One in three people over the age of 65 falls yearly, and the implications of falls in older age are devastating on an individual and societal level. Mobility deterioration in older age is a multi-factorial process, involving sensorimotor, cognitive and emotional factors and limiting community participation. In the modern era, requirements for participation in the community are greater than before since they include technology planned by, and aimed for the young generation. This presents a series of challenges, but also opportunities, for older adults. The laboratory for Mobility in the Technological Era explores these challenges and opportunities by adopting a multi-faceted approach involving both laboratory and field exploration for understanding the mechanisms underlying mobility control and its deterioration in older age as well as in clinical populations, in order to promote the development of novel technologies for assessment and intervention.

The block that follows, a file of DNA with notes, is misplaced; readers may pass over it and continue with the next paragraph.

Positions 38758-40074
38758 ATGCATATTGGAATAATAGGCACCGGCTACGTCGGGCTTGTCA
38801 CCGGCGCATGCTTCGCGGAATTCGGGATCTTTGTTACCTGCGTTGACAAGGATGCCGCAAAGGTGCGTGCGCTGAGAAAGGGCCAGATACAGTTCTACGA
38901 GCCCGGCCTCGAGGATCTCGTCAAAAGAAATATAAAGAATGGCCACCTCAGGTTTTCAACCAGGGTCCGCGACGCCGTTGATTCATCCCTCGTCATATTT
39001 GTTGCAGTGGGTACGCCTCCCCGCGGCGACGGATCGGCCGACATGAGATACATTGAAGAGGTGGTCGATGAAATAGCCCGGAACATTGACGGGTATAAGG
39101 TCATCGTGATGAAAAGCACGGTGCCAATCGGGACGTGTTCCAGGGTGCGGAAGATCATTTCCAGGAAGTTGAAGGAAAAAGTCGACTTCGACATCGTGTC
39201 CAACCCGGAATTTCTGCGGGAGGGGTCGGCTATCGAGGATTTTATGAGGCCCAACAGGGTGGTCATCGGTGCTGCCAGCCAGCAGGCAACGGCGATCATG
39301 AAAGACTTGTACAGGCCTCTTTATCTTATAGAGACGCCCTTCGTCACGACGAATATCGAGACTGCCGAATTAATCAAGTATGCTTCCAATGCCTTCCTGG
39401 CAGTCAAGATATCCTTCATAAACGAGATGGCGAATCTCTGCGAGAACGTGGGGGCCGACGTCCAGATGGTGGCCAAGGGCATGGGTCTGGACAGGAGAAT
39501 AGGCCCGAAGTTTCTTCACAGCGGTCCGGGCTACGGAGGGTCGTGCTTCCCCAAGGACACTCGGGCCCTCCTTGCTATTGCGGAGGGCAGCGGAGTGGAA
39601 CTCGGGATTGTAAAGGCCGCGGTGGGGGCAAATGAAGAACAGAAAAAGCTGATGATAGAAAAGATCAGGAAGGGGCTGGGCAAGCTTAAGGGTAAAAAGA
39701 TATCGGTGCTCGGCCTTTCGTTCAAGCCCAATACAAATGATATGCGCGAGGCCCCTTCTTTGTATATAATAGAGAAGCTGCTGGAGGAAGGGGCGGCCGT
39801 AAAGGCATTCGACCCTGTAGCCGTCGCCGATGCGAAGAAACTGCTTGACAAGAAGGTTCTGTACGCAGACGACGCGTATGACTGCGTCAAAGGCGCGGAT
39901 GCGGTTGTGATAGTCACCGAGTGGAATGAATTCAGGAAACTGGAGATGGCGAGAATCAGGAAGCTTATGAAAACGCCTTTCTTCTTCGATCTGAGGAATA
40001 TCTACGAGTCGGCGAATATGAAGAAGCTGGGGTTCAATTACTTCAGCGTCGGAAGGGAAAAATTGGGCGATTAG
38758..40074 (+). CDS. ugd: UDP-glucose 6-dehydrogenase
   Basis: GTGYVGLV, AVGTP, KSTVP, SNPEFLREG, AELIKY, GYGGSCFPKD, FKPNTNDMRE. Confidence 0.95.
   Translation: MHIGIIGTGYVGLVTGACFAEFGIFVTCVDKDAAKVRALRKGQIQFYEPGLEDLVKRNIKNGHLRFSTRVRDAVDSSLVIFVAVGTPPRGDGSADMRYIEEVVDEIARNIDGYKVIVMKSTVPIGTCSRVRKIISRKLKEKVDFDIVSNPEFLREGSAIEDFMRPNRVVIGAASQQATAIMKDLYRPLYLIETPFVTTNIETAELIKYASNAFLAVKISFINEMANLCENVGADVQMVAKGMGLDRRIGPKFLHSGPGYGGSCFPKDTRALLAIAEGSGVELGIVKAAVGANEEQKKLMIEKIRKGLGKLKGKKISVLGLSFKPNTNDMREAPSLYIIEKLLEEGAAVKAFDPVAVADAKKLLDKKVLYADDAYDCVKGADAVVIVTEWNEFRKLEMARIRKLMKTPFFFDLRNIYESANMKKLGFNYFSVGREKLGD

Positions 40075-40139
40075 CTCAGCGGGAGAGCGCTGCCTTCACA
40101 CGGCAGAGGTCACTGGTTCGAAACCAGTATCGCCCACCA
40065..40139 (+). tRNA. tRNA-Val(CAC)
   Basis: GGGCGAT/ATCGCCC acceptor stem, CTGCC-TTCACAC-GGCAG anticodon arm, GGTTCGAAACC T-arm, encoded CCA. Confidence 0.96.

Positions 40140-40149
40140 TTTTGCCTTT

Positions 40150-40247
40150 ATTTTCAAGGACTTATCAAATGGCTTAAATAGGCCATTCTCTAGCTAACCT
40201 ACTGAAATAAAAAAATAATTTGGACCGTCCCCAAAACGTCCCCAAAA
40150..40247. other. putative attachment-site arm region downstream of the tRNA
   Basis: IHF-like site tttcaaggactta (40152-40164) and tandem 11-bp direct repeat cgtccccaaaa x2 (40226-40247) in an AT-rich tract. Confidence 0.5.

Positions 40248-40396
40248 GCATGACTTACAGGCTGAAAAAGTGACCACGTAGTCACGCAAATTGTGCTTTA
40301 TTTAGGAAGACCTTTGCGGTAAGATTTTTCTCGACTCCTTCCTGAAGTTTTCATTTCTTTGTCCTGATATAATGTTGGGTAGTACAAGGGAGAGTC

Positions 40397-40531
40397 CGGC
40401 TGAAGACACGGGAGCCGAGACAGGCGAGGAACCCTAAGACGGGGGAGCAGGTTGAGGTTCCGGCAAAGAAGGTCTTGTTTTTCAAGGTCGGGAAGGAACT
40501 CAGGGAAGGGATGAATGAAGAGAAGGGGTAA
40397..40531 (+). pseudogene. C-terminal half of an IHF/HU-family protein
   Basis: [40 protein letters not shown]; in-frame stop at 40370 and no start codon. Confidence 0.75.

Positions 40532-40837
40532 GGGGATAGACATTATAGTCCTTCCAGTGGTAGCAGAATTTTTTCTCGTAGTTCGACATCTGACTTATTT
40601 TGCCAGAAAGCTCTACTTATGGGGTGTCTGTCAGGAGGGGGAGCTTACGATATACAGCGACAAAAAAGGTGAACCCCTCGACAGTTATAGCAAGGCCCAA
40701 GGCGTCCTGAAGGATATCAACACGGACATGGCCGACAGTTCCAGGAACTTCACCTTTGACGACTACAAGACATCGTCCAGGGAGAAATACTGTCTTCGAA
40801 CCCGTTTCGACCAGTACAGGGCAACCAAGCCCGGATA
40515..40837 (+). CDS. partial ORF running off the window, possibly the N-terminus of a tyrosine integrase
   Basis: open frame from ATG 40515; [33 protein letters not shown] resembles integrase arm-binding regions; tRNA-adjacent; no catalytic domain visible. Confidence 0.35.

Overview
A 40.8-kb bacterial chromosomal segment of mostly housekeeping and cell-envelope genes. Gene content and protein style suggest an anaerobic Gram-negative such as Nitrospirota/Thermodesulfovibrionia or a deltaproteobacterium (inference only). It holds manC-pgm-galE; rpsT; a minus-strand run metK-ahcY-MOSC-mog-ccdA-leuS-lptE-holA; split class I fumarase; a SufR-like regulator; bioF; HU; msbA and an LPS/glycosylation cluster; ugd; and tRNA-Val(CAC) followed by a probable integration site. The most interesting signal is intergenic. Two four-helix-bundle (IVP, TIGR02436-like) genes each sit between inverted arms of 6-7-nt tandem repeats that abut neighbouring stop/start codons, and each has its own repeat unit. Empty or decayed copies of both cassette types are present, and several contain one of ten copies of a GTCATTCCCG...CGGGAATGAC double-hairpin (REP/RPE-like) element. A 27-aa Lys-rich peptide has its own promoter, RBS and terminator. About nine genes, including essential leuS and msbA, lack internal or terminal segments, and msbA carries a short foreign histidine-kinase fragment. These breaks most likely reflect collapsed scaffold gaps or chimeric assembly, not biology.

Current and past studies at the lab are done in collaboration with faculty within University of Haifa (Dr. Rachel Kizony and Prof. Tamar Weiss, Occupational Therapy; Dr. Maayan Agmon, Nursing; Dr. Joel Lanir, Information systems) and other institutions in Israel and abroad, including New York University (Dr. Anat Lubetzky), Tel-Aviv University (Dr. Jason Friedman), Rambam hospital (Dr. Eyal Fruchter) and Sheba medical center (Pediatric Rehabilitation Department, Center for Advanced Technologies in Rehabilitation).
The lab is equipped with state-of-the-art motion capture and sensing technologies, including:
· Xsens MVN Link system, an IMU-based high-end motion capture system providing seamless integration with virtual reality environments and high-resolution kinematics for gait and balance measurement.
· Functional Near Infrared Spectroscopy (fNIRS) for measurement of cortical activation during balance and gait (prefrontal cortex).
· HTC Vive Head-mounted display.
· Kinesis Gait, a portable clinical tool for measurement of spatiotemporal gait parameters.